BEPS Action 5 focuses on no or low preferential corporate tax rate (preferential regimes) that can be classified as harmful tax practices.

In November 2018, the Organization for Economic Co-operation and Development (“OECD”) issued a press release relating to BEPS Action 5 preferential regime reviews conducted by the Forum on Harmful Tax Practices (“FHTP”). This article discusses the press release and accompanying guidance (or “Global Standard Report”) specifics before concluding on the likely impact on no or only nominal tax jurisdictions (“NOONs”) such as the United Arab Emirates (“UAE”).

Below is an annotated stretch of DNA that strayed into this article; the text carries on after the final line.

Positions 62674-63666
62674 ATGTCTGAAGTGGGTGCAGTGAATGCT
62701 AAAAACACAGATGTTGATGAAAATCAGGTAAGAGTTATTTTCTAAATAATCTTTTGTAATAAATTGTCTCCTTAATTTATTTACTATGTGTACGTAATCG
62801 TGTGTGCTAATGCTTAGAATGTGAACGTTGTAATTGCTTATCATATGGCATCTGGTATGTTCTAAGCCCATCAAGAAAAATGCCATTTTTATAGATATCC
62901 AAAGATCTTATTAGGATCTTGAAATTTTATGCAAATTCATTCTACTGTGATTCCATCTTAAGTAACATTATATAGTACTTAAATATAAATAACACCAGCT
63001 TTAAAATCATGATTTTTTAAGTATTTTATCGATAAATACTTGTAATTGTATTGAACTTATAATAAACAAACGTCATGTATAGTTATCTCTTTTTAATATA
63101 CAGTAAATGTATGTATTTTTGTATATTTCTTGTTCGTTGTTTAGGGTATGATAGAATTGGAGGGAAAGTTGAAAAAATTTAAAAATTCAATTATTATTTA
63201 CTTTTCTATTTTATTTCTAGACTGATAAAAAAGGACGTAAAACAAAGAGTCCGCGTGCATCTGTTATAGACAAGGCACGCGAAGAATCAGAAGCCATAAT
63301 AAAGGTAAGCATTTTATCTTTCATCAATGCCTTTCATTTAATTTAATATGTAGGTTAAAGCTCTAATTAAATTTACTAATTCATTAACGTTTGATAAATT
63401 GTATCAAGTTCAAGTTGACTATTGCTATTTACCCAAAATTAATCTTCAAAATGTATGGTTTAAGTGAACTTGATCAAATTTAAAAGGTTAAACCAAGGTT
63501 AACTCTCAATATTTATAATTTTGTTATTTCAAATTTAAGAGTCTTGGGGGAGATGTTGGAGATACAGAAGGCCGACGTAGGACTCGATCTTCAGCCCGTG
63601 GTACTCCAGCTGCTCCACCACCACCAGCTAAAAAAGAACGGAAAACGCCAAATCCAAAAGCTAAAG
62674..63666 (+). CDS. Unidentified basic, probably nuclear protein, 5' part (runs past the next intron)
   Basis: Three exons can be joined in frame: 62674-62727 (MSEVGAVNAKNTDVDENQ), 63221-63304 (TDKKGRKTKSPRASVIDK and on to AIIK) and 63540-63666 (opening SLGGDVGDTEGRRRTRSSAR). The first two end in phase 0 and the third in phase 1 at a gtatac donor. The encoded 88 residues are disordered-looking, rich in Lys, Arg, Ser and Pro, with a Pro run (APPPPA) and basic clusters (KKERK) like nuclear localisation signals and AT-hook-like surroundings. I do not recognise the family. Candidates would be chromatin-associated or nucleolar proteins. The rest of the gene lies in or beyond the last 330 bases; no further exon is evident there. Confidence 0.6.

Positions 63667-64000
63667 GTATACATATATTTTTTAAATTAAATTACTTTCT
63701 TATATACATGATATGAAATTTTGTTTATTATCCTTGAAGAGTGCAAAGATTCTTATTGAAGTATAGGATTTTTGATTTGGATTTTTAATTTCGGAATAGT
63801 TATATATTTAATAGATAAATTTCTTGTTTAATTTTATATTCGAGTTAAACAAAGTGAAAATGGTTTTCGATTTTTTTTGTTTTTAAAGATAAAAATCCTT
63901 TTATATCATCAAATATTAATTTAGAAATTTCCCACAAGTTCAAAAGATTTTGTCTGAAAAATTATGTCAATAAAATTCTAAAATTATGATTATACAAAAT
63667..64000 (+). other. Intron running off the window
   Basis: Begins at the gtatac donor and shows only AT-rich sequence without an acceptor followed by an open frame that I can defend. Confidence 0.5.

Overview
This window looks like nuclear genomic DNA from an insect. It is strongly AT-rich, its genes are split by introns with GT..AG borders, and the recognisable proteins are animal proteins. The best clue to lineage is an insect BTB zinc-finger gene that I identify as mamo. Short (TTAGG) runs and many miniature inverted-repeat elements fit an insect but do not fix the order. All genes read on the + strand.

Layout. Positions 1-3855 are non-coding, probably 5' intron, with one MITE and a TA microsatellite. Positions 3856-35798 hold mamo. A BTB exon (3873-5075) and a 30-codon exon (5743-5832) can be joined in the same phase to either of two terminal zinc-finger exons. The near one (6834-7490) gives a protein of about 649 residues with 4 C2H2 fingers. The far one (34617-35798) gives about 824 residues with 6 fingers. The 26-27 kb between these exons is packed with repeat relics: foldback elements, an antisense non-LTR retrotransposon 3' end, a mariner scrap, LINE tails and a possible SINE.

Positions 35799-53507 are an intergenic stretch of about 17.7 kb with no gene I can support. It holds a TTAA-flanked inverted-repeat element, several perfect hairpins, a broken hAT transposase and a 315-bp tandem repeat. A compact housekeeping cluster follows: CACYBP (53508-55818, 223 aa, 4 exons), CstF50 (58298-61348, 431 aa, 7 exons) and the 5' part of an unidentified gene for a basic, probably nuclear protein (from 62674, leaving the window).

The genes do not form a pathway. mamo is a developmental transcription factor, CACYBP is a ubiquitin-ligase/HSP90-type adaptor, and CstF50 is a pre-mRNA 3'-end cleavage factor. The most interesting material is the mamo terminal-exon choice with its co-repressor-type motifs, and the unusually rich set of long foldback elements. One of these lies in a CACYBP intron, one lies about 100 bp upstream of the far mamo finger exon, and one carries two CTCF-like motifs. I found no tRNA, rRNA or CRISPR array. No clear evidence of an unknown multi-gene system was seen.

BEPS Action 5 Press Release and Global Standard Report

A new Global Standard was announced for inclusive framework jurisdictions to prevent business activities from being relocated to NOONs to avoid the substantial activities requirement that applies to preferential regimes for geographically mobile income.

The Global Standard Report highlights the importance of ensuring compliance via a common and effective approach, i.e. there should first be a mechanism to identify the entities conducting the relevant mobile activities and to detect whether the core income generating activities were being carried out. Second, there should be a mechanism to take action in the event an entity failed to meet the substantial activities requirement. Thirdly, there should also be enhanced spontaneous exchange of information.

Substantial Activities